As a result of the financial crisis, the Financial Industry Regulatory Authority (FINRA) has significantly increased number of enforcement actions and the amount of sanctions imposed on broker-dealers in the previous year. According to Sutherland Asbill & Brennan LLP’s annual sanctions survey, the 13% increase in disciplinary actions resulted in increased fines of 51%.
FINRA filed 1,488 disciplinary actions in 2011, an increase from the 1,310 actions that it initiated in 2010. This made 2011 the third straight year in which the number of FINRA disciplinary actions has grown. The survey also found that the number of professionals barred by FINRA increased from 288 in 2010 to 329 in 2011.
Total fines jumped from $45 million in 2010 to $68 million in 2011, which is a 51% increase. The survey report stated, “While the $68 million reported in 2011 is still a far cry from the $184 million and $111 million that FINRA fined firms and representatives in 2005 and 2006, respectively, it may signal continued enforcement efforts for the near future.”
The survey also took notice of the top enforcement issues that FINRA made a priority in 2011. Sanctions relating to advertising top the list with a jump from $4.75 million in 2012 to $21.1 million in 2011. The number of cases nearly doubled in 2011 from 24 to 45. 45% of all the advertising fines in 2011 stem from Auction Rate Securities (ARS) and there were a number of cases involving allegedly misleading advertising materials provided to investors on firm websites. The report warned firms that “the increasing number of advertising cases, and the amount of resulting fines, demonstrate that FINRA is taking seriously perceived violations of its advertising rules and deficiencies in disclosures to investors. Firms may want to review the disclosures made in their advertising materials, especially those involving complex products for accuracy and completeness, both in materials provided to investors and internal marketing or training materials.” We discussed the problems firms face when marketing complex products in a previous blog, FINRA Wants Heightened Supervision of Complex Products.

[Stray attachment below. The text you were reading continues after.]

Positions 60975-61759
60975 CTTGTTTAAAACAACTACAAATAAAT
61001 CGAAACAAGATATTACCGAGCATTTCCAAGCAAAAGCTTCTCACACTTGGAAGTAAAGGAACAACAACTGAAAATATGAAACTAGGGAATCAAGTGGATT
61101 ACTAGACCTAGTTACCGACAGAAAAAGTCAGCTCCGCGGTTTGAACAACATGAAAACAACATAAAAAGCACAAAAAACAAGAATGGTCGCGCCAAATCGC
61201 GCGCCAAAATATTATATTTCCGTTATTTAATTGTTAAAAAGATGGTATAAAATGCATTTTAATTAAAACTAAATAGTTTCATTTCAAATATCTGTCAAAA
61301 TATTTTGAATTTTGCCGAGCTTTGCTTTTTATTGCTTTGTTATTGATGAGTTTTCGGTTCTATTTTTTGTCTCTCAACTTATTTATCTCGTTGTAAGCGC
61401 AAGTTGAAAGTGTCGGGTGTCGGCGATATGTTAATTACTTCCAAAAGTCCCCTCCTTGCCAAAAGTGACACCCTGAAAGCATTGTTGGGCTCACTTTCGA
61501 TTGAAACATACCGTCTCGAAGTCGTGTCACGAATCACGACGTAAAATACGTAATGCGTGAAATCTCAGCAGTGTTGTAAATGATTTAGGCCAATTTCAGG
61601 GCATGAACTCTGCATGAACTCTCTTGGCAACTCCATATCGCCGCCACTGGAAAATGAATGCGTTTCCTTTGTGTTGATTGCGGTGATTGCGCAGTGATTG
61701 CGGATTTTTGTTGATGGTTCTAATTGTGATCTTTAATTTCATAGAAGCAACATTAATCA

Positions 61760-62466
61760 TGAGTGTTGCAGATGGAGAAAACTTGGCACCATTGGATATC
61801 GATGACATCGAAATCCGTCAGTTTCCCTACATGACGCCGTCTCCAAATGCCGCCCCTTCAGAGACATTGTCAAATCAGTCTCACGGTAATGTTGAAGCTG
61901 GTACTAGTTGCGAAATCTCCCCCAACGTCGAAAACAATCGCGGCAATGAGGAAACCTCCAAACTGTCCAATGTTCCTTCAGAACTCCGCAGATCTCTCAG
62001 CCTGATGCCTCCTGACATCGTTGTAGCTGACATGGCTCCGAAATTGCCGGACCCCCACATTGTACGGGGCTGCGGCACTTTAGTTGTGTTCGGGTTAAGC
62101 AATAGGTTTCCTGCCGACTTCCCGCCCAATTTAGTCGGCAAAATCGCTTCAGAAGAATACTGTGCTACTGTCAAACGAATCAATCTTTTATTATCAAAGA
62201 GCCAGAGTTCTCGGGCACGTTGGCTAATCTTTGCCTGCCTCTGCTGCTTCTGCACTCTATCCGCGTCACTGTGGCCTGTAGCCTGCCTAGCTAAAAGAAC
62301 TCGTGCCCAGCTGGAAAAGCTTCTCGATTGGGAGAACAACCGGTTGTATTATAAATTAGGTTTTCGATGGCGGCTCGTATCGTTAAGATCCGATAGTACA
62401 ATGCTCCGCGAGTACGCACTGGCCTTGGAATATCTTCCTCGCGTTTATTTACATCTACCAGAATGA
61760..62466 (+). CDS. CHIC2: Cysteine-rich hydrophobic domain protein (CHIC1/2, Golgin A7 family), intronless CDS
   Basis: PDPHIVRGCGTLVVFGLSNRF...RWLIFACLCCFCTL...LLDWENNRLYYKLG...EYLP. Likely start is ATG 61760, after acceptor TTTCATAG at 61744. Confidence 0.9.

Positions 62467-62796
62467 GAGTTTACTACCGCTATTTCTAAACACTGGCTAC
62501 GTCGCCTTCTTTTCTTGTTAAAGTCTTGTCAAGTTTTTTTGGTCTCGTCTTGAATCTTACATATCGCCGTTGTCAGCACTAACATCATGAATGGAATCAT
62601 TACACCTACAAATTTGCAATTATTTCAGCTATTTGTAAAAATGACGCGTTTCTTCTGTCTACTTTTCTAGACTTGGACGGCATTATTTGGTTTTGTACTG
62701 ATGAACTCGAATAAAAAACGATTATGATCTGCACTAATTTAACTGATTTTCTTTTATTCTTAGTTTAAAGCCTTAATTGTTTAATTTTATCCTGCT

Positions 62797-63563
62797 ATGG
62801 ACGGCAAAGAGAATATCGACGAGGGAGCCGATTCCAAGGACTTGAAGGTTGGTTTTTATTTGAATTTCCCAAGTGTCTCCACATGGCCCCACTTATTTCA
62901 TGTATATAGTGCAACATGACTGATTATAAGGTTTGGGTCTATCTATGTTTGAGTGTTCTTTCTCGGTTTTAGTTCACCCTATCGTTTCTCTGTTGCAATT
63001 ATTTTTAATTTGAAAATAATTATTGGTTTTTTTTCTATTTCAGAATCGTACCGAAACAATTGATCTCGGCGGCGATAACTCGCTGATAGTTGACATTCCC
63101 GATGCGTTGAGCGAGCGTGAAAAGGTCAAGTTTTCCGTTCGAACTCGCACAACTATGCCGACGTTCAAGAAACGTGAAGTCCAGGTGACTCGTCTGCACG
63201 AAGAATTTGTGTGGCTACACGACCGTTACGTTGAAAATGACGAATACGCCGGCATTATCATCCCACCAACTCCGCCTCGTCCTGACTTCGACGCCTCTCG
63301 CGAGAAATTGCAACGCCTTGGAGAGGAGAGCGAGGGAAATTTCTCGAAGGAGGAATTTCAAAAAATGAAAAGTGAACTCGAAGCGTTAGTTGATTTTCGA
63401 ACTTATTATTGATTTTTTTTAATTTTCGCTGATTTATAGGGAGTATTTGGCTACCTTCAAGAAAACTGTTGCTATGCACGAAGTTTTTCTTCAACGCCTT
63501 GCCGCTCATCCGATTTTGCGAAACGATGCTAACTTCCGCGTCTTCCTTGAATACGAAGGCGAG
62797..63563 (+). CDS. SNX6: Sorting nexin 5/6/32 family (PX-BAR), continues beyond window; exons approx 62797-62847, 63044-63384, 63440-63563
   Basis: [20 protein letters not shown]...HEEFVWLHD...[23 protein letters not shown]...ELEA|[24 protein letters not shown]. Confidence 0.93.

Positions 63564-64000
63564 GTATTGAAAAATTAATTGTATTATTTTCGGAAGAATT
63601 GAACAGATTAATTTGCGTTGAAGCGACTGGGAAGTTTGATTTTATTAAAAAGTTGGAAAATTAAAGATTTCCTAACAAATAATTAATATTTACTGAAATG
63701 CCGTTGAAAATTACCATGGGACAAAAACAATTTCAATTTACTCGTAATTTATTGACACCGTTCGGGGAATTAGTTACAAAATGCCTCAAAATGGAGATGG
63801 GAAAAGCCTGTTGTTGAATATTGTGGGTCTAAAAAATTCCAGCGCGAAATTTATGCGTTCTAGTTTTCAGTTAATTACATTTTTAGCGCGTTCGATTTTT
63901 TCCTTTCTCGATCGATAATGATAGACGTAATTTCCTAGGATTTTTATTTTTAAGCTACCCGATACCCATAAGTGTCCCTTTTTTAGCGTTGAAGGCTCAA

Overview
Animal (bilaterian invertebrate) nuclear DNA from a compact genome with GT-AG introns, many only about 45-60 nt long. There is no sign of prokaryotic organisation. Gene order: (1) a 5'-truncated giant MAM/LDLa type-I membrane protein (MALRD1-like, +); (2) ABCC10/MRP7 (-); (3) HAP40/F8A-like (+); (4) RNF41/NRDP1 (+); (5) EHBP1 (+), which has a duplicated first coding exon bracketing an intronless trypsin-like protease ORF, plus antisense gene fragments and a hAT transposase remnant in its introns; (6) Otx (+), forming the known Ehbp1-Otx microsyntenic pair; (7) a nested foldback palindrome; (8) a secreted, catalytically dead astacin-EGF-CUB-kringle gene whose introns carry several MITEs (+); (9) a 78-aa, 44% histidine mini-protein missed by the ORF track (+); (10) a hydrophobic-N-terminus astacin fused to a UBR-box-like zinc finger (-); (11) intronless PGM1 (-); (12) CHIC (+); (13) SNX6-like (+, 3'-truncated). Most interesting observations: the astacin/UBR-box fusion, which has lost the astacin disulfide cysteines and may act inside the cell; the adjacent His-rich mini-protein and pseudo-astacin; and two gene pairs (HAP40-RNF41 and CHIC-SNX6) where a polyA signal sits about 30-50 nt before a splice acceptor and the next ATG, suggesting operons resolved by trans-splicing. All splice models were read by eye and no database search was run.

The second enforcement issue which became a priority for FINRA in 2011 was short selling, which generated $16.8 million in fines. One case alone resulted in a $12 million fine which was FINRA’s largest fine in 2011. FINRA alleged that a firm violated Regulation SHO as well as other corresponding supervisory deficiencies. Regulation SHO requires a seller to reasonably believe a security can be acquired and delivered before it may be sold short and the sellers must mark the shares as either long or short. The survey report claims “FINRA will be reviewing the thoroughness and effectiveness of firms’ supervisory systems and procedures relating to short sales and Regulation SHO.”
Some of the other issues that the survey stated were top enforcement issues in 2011 are Auction Rate Securities, suitability and improper form U4, U5 and 3070 filings. ARS cases resulted in $10 million in fines, an increase of $1.75 million in the previous year. Suitability fines jumped from $3.75 million in 2010 to $7.7 million in 2011. There were more than $6.6 million in reported fines last year relating to improper form filings, an increase from the $1.45 million in 2010.
Parker MacIntyre provides legal and compliance services to investment advisers, broker-dealers, registered representatives, hedge funds and issuers of securities, among others. Our regulatory practice group assists financial service providers with the complex issues that arise in the course of their businesses, including compliance with federal and state laws and rules.